Upon request, Larry most often works with Elaine O'Reilly, MS, LPC. Ms. O'Reilly is a highly respected psychotherapist with expertise in children
and divorce-related issues and a Practitioner Member of the Academy of Family Mediators.
With co-mediation, a skilled law and mental health background and male/female balance is
provided the parties.
Elaine and Larry have co-mediated high conflict cases and conducted dispute resolution
didnt waste our time. He got to the heart of the issues and was clear about what our
options were. His use of a chart pad helped us both see and agree on the data we were
using. When we got stuck on an issue, he helped us "clear the smoke" by
acknowledging our feelings and then moved us towards a decision by using a business mind
set instead of an emotional mind set.
costs were fair and probably less than the usual, due to the fact that we were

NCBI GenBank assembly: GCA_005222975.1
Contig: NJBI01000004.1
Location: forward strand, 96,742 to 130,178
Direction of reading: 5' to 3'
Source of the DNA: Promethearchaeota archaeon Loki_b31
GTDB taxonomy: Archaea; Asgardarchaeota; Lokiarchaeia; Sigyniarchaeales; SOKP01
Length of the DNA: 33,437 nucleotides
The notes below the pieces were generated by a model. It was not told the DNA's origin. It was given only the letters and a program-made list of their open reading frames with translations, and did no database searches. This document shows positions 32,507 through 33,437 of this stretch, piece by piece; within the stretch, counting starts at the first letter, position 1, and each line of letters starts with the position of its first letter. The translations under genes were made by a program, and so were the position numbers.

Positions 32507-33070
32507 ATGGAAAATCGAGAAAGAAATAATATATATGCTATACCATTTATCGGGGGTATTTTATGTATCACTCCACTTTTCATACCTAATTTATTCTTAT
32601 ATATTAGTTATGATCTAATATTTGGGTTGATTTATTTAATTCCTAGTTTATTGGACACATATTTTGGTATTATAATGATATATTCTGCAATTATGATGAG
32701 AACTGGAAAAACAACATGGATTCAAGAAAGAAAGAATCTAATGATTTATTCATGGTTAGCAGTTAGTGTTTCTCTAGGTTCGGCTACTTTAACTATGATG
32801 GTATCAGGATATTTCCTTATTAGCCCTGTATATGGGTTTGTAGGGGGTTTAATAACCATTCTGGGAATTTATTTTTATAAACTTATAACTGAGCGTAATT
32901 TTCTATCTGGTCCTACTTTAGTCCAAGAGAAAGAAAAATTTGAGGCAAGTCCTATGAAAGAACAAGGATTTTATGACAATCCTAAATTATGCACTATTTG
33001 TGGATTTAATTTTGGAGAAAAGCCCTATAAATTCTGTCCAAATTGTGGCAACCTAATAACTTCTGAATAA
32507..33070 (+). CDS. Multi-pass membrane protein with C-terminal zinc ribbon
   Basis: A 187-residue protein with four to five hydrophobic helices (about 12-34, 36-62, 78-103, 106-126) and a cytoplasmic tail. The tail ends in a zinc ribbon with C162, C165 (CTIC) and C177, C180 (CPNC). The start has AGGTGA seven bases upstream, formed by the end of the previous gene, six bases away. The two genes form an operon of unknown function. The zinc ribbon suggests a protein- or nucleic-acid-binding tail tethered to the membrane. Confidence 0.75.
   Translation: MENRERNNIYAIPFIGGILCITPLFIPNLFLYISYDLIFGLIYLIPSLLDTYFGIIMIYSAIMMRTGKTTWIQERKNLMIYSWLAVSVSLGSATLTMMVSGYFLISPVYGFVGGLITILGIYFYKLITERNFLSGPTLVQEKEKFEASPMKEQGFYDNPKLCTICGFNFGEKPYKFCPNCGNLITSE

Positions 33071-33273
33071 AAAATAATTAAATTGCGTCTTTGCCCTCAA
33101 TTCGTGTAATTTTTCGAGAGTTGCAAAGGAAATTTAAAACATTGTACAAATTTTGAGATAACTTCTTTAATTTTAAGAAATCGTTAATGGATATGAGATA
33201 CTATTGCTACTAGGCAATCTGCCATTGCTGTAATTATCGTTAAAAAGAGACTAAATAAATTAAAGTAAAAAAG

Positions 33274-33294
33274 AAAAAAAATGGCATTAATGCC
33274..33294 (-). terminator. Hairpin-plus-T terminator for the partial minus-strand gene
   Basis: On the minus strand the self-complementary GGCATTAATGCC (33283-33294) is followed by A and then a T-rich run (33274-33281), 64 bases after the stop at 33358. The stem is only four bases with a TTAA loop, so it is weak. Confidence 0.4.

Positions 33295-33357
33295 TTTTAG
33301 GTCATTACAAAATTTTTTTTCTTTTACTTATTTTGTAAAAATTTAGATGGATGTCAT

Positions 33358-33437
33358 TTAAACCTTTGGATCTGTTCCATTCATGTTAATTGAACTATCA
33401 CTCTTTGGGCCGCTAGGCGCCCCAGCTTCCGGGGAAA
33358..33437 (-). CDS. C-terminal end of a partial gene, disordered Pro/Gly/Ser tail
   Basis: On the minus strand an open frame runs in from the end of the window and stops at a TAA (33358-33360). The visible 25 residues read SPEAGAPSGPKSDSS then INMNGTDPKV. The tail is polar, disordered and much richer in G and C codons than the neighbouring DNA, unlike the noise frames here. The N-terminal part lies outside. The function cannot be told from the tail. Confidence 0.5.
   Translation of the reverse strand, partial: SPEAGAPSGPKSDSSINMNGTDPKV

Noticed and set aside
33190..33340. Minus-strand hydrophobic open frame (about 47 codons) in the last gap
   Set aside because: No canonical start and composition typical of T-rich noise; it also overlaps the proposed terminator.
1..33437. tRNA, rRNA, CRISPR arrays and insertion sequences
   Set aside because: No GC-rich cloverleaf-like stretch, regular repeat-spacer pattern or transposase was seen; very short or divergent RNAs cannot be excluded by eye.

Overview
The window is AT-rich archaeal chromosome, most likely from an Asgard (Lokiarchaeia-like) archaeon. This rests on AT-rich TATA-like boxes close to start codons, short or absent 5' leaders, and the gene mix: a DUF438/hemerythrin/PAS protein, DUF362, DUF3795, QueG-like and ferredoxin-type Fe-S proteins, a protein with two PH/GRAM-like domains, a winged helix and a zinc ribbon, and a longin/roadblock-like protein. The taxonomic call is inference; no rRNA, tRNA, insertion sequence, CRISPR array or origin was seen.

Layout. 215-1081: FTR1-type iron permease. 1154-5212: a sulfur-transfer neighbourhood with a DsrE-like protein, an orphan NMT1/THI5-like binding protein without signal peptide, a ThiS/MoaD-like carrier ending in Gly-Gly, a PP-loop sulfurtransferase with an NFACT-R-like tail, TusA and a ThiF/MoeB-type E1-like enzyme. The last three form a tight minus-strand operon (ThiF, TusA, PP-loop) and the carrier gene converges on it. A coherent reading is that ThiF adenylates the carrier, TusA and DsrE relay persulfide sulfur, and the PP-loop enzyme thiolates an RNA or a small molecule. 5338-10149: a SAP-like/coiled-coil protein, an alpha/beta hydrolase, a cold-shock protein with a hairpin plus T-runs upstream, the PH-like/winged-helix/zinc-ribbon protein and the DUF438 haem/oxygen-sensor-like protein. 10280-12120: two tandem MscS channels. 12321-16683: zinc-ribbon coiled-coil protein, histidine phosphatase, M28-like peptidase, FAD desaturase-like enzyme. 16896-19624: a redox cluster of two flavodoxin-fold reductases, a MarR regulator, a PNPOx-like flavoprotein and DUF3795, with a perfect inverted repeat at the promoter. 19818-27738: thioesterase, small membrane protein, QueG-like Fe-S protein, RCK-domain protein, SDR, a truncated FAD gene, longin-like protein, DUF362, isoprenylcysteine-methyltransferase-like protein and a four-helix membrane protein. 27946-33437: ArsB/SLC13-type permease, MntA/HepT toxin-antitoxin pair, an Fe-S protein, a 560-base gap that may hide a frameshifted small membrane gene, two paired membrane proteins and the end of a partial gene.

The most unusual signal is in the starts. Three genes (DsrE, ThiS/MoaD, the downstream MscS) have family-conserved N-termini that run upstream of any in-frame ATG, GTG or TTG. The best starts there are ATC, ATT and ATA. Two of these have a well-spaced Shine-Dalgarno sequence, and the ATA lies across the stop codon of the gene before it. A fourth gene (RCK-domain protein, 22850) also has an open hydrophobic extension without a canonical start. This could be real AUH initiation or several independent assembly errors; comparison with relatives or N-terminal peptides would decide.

willing to come to agreement without going strictly through lawyers. We were able to be
open to both of our needs and wants. The relationship we have as a result is friendlier,
because were working for a common goal our kids.
think mediation is quicker and definitely less expensive than using a lawyer. Once we
began and despite our conflicts, I always had total faith and confidence in Larry that he
could get things back on track. Mediation made the whole divorce process easier. I was
very pleased with the whole mediation process.
comparison with the litigation process, my mediation process was a walk in the park! It
presented an even playing field where someone was actually working for our best
interests as well as the best interest of our son.